Freemors Blog

Musings of an East Coast Techie
Posts tagged as diy

Create a Pi Crate

2015-04-16 by Freemor

In this blog Posting I'm going to show you how to make a Pi Crate from an Clementine/Tangerine/Orange crate.

First you need a sharp knife (an exacto-knife or other knife with a small sharp blade) , and a pair of needle nose pliers (or multi-tool) , a crate, a Raspberry Pi, scissors and some glue. Don't discard the papers from the bottom of the crate we will used them too.

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Using the pliers of multi-tool gently pry up the ends of the wires holding the crate together...

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Still using the pliers or multi-tool gently pull the wires out of the crate...

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You now hav the bottom separated from the crate...

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Next gently remove the staples from the sides of the crate...

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After doing all four corners you should have a totally disassembled crate...

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Take one of the long sides of the crate (should be wood not press board) , and measure the width of the Pi at both ends of the piece. Then using the other long side as a straight edge mark a line between the marks...

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Cut along the line. This will give you two parts.. We will use the wider piece for the bottom of the Pi-Crate and the thinner piece for the sides...

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Put the Pi on the wider piece at one end and mark a line at the other end of the pi. Using the pi as a straight edge.

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Cut That piece off. Repeat if you want a top. (on my crate the sides were just a tad too short for a top to work. Depending on the crate you start with your's may be o.k.)

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Line the slim piece up with the Pi sized piece and using one of the spare pieces as a spacer mark it at a point that is equal too the length of the Pi shaped piece plus the width of a wooden side piece. This will give space for the end piece.

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Repeate for the other side and then for the end. For the end piece make it the same size as the end of the Pi sized piece...

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Ok, Here is where the Paper and glue comes in. Get your scissors and cut 2 strips the length of the Pi sized piece and almost aw wide as the side pieces. Now using one of the short ends of the Crate as a straightedge line up the Pi sized piece and both long sides so all three pieces are touching...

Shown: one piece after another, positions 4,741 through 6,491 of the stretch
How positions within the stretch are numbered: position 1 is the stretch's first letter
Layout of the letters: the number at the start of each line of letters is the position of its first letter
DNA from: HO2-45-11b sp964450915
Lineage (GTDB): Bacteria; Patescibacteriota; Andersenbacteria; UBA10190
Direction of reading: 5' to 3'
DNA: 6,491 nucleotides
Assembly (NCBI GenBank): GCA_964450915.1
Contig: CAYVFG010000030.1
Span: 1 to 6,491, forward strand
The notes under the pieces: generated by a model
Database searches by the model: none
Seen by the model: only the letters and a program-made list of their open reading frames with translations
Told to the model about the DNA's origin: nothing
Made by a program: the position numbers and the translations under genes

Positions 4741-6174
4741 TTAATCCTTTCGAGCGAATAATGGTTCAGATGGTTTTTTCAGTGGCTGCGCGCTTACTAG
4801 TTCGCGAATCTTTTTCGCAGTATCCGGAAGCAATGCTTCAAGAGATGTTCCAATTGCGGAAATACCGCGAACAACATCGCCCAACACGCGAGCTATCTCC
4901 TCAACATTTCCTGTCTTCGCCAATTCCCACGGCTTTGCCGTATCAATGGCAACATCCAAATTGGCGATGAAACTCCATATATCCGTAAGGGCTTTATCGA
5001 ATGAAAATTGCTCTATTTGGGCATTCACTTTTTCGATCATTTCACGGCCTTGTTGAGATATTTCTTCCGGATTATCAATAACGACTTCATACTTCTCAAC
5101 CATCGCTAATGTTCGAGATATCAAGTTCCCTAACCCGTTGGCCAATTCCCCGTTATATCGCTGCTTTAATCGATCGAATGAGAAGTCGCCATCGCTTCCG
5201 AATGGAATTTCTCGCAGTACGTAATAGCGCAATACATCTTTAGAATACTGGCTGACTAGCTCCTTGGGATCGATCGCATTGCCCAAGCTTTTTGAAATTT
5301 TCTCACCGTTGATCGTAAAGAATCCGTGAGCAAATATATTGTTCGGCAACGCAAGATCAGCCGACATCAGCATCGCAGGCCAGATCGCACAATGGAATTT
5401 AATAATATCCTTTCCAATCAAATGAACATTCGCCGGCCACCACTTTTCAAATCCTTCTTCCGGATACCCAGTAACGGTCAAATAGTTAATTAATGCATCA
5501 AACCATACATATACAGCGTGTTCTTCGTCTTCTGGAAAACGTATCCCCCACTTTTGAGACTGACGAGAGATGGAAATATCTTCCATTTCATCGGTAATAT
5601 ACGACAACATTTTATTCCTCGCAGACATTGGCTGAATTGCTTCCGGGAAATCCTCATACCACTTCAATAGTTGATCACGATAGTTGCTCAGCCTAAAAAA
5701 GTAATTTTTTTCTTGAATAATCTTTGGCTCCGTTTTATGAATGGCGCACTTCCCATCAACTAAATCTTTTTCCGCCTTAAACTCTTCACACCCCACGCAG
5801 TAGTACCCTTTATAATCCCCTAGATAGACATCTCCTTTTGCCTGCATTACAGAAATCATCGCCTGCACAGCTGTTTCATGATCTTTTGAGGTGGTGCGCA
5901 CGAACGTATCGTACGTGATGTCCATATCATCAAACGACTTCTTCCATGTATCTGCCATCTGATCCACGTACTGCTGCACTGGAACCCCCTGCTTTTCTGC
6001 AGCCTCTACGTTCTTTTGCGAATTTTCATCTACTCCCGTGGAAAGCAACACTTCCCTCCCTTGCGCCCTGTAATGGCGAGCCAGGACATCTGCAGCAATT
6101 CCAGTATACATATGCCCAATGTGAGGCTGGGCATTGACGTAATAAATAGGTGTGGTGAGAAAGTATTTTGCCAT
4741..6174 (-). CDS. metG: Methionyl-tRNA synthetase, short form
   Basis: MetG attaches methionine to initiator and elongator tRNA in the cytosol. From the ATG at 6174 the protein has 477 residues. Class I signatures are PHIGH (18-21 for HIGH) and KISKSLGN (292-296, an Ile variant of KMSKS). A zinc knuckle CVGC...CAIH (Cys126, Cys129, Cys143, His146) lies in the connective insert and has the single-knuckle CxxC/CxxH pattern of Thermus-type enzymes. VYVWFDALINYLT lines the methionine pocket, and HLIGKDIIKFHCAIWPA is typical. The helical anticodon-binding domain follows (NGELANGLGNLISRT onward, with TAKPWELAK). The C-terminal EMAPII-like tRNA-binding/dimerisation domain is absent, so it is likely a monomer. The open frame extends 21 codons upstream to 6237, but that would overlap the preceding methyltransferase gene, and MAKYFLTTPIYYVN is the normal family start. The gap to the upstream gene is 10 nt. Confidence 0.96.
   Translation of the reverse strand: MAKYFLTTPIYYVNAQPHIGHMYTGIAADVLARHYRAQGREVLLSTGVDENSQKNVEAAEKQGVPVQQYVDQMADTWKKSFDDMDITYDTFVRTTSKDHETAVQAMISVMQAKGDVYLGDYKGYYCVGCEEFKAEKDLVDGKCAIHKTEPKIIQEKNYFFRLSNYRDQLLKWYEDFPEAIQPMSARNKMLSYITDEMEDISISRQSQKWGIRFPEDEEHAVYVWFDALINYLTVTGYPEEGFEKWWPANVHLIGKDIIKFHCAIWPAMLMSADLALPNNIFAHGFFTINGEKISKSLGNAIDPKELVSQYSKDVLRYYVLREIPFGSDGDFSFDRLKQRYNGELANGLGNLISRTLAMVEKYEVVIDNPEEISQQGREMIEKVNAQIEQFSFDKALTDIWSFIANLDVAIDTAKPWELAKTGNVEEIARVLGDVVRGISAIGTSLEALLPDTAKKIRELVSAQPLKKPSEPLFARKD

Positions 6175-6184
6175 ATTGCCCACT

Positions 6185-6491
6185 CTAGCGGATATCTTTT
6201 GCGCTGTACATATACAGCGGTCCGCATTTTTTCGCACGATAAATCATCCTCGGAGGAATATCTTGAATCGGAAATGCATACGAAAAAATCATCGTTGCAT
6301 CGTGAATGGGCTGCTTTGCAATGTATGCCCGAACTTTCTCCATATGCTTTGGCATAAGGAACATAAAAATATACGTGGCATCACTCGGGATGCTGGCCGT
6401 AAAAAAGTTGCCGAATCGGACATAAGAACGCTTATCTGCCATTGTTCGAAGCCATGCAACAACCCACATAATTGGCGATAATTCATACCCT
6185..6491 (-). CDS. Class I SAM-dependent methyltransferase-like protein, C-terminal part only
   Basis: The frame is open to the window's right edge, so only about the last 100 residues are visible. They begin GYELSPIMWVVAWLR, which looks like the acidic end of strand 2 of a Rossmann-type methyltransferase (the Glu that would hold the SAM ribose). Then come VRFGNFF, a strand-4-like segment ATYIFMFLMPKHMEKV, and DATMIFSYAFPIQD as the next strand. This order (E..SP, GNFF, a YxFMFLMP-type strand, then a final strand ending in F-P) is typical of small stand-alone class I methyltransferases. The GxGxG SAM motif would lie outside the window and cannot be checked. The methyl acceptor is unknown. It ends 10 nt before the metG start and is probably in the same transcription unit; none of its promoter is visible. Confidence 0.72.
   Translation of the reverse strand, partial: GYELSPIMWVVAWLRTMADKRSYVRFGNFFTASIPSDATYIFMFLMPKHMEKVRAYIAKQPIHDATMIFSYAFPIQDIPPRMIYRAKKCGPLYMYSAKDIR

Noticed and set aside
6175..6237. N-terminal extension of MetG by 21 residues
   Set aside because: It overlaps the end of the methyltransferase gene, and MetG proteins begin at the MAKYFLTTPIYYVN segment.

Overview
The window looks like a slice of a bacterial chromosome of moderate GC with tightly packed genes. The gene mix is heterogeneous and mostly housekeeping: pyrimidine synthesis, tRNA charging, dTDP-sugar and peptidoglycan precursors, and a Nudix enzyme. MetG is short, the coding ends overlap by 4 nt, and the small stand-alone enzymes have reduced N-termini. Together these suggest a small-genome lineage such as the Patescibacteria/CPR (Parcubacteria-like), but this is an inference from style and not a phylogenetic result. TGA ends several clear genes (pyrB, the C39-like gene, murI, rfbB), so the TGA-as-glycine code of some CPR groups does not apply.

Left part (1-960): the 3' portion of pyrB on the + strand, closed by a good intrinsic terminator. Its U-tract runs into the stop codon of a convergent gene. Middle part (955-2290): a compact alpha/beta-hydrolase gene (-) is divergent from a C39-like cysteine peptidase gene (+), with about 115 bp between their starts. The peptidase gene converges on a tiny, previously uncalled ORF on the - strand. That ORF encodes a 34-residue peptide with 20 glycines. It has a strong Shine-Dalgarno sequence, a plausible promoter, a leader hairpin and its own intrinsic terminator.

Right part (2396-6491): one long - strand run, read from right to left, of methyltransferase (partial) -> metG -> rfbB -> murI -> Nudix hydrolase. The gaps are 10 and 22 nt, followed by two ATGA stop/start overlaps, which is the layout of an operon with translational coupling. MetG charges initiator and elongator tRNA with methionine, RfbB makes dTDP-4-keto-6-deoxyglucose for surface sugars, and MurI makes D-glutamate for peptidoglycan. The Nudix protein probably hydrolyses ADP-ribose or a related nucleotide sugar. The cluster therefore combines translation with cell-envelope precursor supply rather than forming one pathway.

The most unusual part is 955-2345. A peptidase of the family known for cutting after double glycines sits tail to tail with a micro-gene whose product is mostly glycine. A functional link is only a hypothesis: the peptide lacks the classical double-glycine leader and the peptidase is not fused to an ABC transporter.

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Apply glue to one side of each paper strip and then apply them to the aligned pieces so that they are half on the Pi sized piece and half on an side piece. While waiting for the glue to dry mark and gently cut out a gap in the end piece for the MicroSD card...

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Once the glue has dried flip one side up onto the Pi sized piece using the paper as a hinge, Mark and cut out a gap for the various ports on the side of the pi (sound/HDMI/Power. It helpful to work from both sides Flipping it back down to get at the inside. This will bake a nice hole in both the paper and the side piece. Once that is Done use a small tab of paper the width of a side and long enough to secure to both the end piece and the now cut side piece. (there is extra paper on my end piece in the picture as I was experimenting with the top)

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Wait for that tab to dry, then using the paper as hinges fold up the sides of the crate and fold closed then end. While holding the end in place gently insert another paper and glue tab to the inside of the corner between the end piece and that side it is not yet attached to. Hold it in place long enough for the glue to get a good hold or use something like books to hold the sides in place while the glue sets.

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Now slip your Pi into the new Crate. I found it easiest to put the side with the ports in first then gently press the Pi into place...

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Slide ihe MicroSD card into the Pi using the gap you made in the back piece...

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Check that all the Side ports are properly accessible, remove the Pi and do any required trimming..

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The next steps may be optional. I personally found that the sides felt a little softer then I would like. If you find this to be the case cut two small pieces of wood from some of the remaining crate pieces..

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Gently slide these pieces in between the sides of the crate and the front ports of the Pi. Friction will hold them in place nicely so no need to glue.

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For me that made the Pi-Crate feel very solid. I haven't bothered with a top for two reasons. As I mentioned before the Clementine crate I was using produced sides that are just shy of tall enough for a top, and I was worried a top might cause ventilation problems.. If you want to do a top just create another paper hinge between either the end piece, or the uncut side piece and another Pi sized piece. I'd strongly suggest cutting holes into it for ventilation.